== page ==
CAPE CANAVERAL — Preparing for its eighth launch of the year, the Atlas 5 rocket program has begun stacking the vehicle that will deploy a commercial satellite to provide Internet connectivity to rural America.
The United Launch Alliance rocket will haul the EchoStar 19 spacecraft into a geosynchronous transfer orbit from Cape Canaveral’s Complex 41 on Dec. 16. The two-hour launch window opens at 1:22 p.m. EST (1822 GMT).
Stacking started today at the Vertical Integration Facility as the first stage was erected aboard the mobile launch platform. Three side-mounded solid rocket boosters and Centaur upper stage will be added in the coming days before the payload is attached next week.
It is known as the 431 configuration of the Atlas 5. The version has flown twice — both lofting commercial communications satellites — in the 67 previous Atlas 5 missions.
The satellite, also branded Jupiter 2, was built by SSL in Palo Alto, California, and was flown to Cape Canaveral in early November to begin its launch campaign at the Astrotech payload processing facility.
The craft will weigh 14,914 pounds (6765 kg) at launch, and will be positioned in geosynchronous orbit 22,300 miles above the Earth at 97.1 degrees West longitude. With its power-generating solar panels extended, it will have a wingspan of 85 feet. The orbital life expectancy is 15 years.
EchoStar 19 will be the world’s highest capacity broadband satellite in space to increase capacity to attract new subscribers and growth to the HughesNet high-speed Internet service across North America.
HughesNet currently serves a million customers through its two existing satellites — EchoStar 17 and Spaceway 3. Consumers in rural areas where cable connectivity is unavailable can purchase HughesNet and use rooftop dishes to link to the Internet via the orbiting satellites.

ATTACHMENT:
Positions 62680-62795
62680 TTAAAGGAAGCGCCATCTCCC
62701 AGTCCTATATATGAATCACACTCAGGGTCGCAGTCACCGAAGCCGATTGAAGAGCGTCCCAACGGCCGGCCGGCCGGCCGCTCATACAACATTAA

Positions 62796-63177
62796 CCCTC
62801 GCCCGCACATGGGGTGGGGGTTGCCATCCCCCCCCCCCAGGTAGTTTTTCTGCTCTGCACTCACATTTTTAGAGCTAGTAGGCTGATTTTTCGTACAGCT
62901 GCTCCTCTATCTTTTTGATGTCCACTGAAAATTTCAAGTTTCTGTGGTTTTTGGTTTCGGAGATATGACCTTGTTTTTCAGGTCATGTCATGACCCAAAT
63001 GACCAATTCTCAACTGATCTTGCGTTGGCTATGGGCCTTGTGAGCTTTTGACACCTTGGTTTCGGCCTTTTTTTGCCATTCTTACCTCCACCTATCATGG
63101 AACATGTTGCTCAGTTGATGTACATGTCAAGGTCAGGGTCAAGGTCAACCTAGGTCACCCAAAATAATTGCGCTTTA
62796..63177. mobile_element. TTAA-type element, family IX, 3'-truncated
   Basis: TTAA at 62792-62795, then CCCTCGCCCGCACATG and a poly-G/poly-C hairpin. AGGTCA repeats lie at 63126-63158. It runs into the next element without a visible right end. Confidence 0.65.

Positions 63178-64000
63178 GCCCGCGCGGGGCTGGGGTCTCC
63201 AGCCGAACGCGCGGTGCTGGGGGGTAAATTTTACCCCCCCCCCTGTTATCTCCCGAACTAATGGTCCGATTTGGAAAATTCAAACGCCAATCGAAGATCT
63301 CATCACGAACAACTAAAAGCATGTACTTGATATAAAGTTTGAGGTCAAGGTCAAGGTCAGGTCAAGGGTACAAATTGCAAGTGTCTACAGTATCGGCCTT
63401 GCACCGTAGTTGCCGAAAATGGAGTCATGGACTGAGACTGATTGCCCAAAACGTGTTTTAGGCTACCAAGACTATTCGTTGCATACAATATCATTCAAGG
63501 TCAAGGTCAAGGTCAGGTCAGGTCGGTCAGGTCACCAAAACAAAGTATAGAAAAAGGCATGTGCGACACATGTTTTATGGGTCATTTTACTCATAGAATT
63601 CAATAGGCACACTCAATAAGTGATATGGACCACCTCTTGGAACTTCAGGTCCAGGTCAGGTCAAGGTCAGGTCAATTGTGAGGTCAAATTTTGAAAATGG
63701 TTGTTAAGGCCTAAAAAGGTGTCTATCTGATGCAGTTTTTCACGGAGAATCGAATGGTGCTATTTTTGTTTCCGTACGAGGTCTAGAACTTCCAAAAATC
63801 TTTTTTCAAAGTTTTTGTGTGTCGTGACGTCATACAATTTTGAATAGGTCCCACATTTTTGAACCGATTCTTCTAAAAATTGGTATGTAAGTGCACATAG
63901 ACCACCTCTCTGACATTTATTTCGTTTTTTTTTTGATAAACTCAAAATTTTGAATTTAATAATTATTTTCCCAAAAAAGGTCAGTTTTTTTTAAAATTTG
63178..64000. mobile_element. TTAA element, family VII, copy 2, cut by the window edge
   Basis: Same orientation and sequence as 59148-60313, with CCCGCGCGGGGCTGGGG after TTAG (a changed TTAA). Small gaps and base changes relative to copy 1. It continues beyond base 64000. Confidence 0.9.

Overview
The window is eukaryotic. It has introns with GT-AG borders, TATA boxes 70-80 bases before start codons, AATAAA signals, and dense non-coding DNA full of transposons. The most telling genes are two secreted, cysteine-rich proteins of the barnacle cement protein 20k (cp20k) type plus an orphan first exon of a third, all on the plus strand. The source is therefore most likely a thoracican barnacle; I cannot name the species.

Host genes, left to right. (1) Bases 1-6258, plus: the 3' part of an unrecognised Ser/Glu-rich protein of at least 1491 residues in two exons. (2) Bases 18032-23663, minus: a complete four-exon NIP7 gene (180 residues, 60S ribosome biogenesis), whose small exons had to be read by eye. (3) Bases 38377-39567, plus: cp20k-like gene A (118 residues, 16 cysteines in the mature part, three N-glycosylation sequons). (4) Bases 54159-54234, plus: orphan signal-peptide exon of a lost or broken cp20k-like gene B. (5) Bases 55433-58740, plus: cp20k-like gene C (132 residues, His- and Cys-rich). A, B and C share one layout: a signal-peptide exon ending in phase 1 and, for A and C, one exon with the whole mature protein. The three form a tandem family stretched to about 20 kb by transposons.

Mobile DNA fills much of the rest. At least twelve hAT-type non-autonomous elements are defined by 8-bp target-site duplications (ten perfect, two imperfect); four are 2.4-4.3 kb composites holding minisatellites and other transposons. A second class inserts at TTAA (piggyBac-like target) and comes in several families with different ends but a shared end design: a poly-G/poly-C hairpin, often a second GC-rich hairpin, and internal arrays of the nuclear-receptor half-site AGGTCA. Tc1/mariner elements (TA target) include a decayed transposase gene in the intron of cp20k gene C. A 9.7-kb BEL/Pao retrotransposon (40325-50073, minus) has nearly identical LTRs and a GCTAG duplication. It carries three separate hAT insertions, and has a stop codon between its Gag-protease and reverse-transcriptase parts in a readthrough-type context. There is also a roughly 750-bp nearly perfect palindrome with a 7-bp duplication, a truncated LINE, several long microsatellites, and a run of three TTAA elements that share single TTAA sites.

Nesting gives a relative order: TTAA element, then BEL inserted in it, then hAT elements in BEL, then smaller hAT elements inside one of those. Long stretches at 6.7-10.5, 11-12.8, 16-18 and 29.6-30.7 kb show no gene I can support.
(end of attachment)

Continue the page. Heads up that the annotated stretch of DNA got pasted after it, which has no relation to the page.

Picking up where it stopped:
“EchoStar 19 will provide us with added capacity to meet the burgeoning demand for HughesNet high-speed satellite Internet service and we look forward to next month’s launch with great anticipation,” said Pradman Kaul, president of Hughes.
EchoStar 19, originally slated for launch atop a European Ariane 5 rocket by Arianespace, was switched to the Atlas 5 to arrange an earlier deployment.
It will be the eighth and final Atlas 5 launch of 2016, capping a year that began in February by sending up a new Global Positioning System satellite.
That was followed in March with a commercial resupply ship for the International Space Station, the June launch to complete the U.S. Navy’s new mobile communications satellite constellation, the July launch of a classified National Reconnaissance Office payload and September’s launch that sent NASA’s OSIRIS-REx probe to collect a pristine sample of a nearby astroid for return to Earth.
Two November launches placed a high-resolution commercial Earth-imagery satellite and the GOES-R advanced weather observatory int orbit.
If all goes well, the rocket will have delivered more than 80,000 pounds of cargo into space this year.
See earlier EchoStar 19 coverage.
Our Atlas archive.